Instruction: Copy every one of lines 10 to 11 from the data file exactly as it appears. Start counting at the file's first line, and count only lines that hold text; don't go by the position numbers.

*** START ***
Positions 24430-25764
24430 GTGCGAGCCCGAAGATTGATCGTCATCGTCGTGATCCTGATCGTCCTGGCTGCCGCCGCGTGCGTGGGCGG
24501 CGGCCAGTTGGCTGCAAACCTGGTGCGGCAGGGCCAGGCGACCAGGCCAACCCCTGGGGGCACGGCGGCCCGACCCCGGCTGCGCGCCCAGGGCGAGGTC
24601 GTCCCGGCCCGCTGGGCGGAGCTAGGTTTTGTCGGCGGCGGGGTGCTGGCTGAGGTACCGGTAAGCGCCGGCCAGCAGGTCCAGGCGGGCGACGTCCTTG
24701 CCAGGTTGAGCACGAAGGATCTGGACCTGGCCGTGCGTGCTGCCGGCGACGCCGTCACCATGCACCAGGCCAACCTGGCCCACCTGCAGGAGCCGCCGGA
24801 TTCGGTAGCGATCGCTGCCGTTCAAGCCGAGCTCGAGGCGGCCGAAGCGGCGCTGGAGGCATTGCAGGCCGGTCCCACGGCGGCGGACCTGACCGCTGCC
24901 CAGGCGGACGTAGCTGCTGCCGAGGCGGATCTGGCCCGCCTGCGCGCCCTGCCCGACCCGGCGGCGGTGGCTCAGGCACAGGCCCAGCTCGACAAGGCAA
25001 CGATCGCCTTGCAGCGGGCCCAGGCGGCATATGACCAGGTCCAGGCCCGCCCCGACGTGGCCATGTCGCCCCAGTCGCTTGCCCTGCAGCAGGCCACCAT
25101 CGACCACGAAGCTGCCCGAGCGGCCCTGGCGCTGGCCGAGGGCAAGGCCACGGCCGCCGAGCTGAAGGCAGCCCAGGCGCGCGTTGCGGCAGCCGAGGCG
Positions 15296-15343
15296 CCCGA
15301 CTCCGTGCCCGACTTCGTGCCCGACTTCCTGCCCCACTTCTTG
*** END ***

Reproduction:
Positions 15296-15343
15296 CCCGA